Grand Canyon Family Vacation Guide

Grand Canyon Family Vacation Guide

Planning a family vacation to Grand Canyon National Park? To get the most out of a trip to the planet's most famous chasm, you may need to do a bit of research. This guide provides savvy tips on how best to get there, where to sleep and eat, and what to do once you gaze out at the geologic masterpiece and wonder, "What next?"   

Nearest Airports to the Grand Canyon

You have three options to fly and drive to the Grand Canyon:

Flagstaff Pulliam Airport

Distance from Grand Canyon: About 80 miles southeast
Drive Time: 75 minutes
Directions: Drive from the canyon along U.S. Highway 180 and State Route 64.
Travel Tip: This tiny airport is closest to the Grand Canyon. Its only commercial carrier, American Eagle, offers flights from Phoenix.

Phoenix Sky Harbor International Airport

Distance from Grand Canyon: Roughly 230 miles
Drive Time: 3 Hours 15 minutes
Directions: Take U.S. Interstate Highways 17 and 40 and State Route 64.
Travel Tip: As an alternative, opt for this longer, more scenic route from the airport: From U.S. I--17, detour on State Routes 179 and 89A to admire the striking, red buttes and mesas of Sedona, Arizona. Not including stops, this route adds about 45 minutes to your driving time.

Las Vegas' McCarran International Airport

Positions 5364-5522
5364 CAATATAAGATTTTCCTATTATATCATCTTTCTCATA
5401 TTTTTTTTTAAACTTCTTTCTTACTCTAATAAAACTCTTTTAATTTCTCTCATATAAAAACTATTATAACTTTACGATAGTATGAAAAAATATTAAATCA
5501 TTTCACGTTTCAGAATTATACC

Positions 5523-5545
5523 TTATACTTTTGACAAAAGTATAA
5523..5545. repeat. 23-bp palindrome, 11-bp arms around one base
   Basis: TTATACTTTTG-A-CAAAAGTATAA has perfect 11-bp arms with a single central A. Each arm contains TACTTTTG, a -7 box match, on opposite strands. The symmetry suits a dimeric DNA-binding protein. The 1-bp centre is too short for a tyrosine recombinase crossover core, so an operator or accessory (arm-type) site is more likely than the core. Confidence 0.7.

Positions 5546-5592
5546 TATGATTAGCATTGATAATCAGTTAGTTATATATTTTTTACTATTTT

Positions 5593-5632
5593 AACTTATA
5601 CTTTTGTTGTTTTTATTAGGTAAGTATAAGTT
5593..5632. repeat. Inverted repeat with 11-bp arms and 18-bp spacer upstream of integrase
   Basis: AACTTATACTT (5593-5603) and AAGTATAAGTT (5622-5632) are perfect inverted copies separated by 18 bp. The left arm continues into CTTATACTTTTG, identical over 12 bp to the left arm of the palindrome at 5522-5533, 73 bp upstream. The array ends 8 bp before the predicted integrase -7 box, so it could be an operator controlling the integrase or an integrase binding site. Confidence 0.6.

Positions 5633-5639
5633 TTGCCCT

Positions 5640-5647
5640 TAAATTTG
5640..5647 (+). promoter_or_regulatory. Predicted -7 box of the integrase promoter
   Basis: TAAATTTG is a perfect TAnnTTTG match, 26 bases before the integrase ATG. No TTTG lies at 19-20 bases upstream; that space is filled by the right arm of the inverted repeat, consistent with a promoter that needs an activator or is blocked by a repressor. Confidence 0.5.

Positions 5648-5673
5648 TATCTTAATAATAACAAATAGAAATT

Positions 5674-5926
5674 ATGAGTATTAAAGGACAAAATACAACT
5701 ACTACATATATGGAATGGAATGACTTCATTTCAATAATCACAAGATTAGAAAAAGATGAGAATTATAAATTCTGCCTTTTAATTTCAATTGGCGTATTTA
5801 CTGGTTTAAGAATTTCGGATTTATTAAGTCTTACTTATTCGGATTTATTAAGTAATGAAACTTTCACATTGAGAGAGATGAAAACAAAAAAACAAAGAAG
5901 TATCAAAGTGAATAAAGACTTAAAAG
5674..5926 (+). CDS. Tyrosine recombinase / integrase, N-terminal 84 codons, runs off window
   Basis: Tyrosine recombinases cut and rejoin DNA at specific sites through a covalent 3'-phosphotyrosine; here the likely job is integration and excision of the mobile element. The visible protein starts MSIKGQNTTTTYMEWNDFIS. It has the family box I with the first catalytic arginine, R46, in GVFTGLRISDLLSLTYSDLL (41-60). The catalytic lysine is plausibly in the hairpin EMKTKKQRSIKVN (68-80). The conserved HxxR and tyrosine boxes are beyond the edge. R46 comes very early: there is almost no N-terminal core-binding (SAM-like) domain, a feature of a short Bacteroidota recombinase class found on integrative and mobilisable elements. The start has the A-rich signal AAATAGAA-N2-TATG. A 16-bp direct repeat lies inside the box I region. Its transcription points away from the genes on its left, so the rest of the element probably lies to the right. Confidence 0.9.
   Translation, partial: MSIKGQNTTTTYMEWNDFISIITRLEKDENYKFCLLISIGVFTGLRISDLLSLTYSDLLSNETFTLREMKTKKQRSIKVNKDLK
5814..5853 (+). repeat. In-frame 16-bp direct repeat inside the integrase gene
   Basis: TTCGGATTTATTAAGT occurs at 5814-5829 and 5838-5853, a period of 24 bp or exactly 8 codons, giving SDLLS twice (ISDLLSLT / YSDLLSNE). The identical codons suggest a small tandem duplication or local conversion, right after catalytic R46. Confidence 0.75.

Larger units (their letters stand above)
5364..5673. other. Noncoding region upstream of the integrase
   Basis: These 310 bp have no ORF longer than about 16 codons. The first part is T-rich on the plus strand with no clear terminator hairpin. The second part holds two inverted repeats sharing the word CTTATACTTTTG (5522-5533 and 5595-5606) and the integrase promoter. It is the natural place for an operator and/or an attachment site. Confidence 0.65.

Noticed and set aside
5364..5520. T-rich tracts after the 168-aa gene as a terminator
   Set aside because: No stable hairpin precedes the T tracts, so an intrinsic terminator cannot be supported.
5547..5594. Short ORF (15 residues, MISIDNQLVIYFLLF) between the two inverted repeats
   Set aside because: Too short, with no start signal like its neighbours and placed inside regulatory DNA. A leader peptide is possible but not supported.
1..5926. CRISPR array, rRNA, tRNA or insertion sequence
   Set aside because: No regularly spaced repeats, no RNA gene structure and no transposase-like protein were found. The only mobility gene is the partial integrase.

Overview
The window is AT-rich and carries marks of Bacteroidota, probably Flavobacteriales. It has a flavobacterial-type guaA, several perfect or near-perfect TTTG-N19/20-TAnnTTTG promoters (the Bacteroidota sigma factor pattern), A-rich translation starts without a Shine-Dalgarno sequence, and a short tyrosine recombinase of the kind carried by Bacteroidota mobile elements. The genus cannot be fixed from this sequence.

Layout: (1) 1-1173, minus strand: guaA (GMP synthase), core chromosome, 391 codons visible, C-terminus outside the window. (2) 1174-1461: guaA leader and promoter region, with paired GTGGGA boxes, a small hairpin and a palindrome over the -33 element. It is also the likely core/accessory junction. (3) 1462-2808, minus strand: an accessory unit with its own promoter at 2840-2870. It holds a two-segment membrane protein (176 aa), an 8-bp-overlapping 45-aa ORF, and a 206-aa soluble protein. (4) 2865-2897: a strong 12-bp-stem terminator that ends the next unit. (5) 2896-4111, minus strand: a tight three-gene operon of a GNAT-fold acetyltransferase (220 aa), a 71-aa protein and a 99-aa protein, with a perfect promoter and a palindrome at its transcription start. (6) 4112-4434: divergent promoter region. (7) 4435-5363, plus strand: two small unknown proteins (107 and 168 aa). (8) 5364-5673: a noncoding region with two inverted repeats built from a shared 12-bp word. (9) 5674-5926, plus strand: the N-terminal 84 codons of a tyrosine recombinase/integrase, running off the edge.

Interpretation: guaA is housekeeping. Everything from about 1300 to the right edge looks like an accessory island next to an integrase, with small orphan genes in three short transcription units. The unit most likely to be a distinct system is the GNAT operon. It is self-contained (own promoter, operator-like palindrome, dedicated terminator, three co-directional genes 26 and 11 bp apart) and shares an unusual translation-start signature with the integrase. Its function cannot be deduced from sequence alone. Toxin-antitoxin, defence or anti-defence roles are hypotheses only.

Distance from Grand Canyon: About 270 miles
Drive Time: 4 hours
Directions: Travel southeast via U.S. Highway 93, Interstate Highway 40 and State Route 64.
Travel Tips: If time permits while driving I-40 through Arizona, consider a side trip to explore Grand Canyon Caverns via State Route 66. (Budget about two and a half hours for drive time and 45 minutes for a cavern tour.) Kids will be wowed by the 21-story elevator descent below the desert to the largest dry caverns in the United States, which are illuminated to show off the unique rock and crystal formations.

Driving to the Grand Canyon

Where to Stay at the Grand Canyon

Families will love the convenience of staying inside the park, near the canyon rim. But be aware that you'll need to reserve rooms at the grand 1905 El Tovar Hotel or any of the other four lodges in Grand Canyon Village six months to a year in advance.

Outside the park, the town of Tusayan has a handful of large hotels offering reasonably priced rooms with less need for advance booking.

Prefer to go camping?

Roast marshmallows over a crackling fire and sing songs, then sleep under the stars at the Mather or Desert View campgrounds inside the park, or at the Ten-X Campground or Grand Canyon Camper Village just outside the park.

Grand Canyon Must-Do Activities for Families

Once you've arrived, first stop by the Grand Canyon Visitor Center to gather intel on the park and watch a 20-minute orientation movie. Pick up a Junior Ranger Activity Booklet if your little one is age 4 or older. After you walk to nearby Mather Point for your first awesome view of the canyon, check out some of the park’s other amazing highlights.

Mather Point at the Grand Canyon

Scenic overlooks to capture the best views